Background Neurosyphilis presents in early and later stages of syphilis. Cerebrospinal fluid, meninges and vascular structures are involved in the early stages of neurosyphilis, while in the late stage; cerebral tissue and spinal cord parenchyma are affected. Neurosyphilis can manifest with many different symptoms. Diagnosis criteria remains ambiguous and treatment options are classified very low quality of evidence by World Health Organization. We present a case of neurosyphilis with progressive sensory loss whose primary and secondary phases were not detected.
Methods 52 year old male initially presented with upper respiratory symptoms, headache, facial swelling, and visual disturbances. 20 pound weight loss, positive candida throat culture, diagnosis of panuveitis, and progressive hearing loss prompted diverse differential workup. Rapid plasma reagin and fluorescent treponemal antibody absorption were positive suggesting syphilis and with neurologic symptoms met neurosyphilis diagnosis. After penicillin treatment, symptoms resolved and labs showed disease resolution.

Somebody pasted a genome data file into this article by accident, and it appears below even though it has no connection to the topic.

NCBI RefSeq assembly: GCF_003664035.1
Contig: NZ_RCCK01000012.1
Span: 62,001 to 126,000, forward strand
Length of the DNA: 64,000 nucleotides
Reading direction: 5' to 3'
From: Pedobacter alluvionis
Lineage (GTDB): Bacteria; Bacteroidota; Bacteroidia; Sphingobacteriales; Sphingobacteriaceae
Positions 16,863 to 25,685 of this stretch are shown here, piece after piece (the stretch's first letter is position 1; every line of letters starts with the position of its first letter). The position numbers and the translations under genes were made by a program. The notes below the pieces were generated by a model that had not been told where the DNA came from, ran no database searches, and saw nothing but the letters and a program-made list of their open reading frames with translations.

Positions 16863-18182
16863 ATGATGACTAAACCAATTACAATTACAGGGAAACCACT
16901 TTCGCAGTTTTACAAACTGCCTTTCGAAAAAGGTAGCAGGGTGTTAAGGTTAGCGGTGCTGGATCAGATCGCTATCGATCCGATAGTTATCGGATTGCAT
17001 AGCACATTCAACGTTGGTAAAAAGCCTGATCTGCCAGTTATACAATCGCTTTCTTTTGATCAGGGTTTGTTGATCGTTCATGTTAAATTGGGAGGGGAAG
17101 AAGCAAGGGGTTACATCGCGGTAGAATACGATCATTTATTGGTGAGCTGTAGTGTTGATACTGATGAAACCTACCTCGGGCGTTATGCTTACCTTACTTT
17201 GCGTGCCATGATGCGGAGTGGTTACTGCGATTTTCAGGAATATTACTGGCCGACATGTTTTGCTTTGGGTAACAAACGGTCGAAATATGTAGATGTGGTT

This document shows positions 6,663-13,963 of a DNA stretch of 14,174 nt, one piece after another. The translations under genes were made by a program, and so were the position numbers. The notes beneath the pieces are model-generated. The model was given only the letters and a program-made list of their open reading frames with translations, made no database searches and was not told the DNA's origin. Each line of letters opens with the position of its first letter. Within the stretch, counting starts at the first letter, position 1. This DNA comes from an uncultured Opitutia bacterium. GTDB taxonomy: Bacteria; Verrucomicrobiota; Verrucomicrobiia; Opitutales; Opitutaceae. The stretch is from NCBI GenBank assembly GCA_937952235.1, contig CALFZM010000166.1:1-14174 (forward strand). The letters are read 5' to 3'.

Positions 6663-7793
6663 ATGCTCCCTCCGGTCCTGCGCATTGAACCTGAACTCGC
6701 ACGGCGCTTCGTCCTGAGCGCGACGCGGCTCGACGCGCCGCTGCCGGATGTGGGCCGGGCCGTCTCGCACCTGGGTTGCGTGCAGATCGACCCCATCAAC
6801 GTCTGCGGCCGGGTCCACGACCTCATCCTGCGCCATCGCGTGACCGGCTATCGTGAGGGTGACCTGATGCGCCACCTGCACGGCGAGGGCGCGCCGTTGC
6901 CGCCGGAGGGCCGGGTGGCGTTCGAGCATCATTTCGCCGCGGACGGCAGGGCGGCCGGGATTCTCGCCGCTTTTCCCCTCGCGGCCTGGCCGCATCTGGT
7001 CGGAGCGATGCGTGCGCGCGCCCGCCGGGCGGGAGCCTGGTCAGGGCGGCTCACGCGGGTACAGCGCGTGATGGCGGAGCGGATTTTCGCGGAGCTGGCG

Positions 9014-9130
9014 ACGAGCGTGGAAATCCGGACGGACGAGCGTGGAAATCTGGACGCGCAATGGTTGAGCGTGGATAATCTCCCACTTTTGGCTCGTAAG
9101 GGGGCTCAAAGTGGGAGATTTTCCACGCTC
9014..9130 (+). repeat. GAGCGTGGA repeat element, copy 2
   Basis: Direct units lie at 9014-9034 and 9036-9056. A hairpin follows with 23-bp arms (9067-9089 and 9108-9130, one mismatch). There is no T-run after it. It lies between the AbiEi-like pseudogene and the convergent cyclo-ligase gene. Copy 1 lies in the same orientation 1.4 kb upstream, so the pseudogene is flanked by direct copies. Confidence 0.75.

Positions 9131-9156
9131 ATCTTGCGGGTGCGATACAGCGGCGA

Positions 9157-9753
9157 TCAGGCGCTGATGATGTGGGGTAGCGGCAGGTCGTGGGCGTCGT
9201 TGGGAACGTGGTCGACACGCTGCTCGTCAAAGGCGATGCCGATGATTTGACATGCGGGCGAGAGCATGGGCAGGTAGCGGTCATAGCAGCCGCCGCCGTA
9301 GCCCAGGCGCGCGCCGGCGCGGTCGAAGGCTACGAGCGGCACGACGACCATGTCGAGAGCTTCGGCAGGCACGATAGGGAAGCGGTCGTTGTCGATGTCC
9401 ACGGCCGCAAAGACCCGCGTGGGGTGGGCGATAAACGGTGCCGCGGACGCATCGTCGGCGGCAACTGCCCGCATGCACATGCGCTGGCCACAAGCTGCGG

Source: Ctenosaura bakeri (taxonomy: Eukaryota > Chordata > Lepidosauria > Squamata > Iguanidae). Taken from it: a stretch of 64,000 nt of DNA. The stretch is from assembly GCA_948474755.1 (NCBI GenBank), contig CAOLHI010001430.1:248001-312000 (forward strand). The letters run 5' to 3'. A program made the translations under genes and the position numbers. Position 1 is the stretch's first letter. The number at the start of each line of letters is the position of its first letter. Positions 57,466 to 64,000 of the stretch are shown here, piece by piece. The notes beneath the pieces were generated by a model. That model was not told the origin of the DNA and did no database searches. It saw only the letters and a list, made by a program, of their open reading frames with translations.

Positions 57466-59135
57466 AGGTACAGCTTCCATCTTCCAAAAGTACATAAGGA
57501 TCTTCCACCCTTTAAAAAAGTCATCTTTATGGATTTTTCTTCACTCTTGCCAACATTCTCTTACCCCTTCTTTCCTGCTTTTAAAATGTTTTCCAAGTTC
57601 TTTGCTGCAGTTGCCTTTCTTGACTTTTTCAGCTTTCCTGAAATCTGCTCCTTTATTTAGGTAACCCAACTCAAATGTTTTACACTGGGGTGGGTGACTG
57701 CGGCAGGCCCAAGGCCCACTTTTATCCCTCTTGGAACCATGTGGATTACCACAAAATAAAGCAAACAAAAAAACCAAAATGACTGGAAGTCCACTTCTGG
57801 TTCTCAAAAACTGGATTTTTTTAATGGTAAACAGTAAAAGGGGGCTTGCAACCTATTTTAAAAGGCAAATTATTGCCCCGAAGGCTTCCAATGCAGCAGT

Results RPR titer high 1:128. In 2 months, WBC count increased from 9.8 to 22.0. CSF analysis showed a neutrophilic leukocytosis with elevated protein. Repeat CSF 6 months post-treatment showed negative VDRL CSF qualitative and titer negative. RPR 1:4. Syphilis antibody ≥ 70.0 high.
Conclusion Neurosyphilis can be encountered in sensory, neuropsychiatric and neurologic domains. The incidence of syphilis in Michigan has increased from 365 to 480 cases and with a national 10.5% increase from 2016 to 2017. In this case, neurosyphilis improvement was observed with resolution of sensory deficits with penicillin treatment. Impaired cognition or mood disturbance were not observed throughout the patient’s clinical course. Attention should be given to progressive sensory loss because syphilis in its early stages can be overlooked, left untreated and can lead to irreversible manifestations. This case illustrates the need for further awareness on neurosyphilis as this disease can present in forms that are not common to what the current literature shows.
Disclosure No significant relationships.
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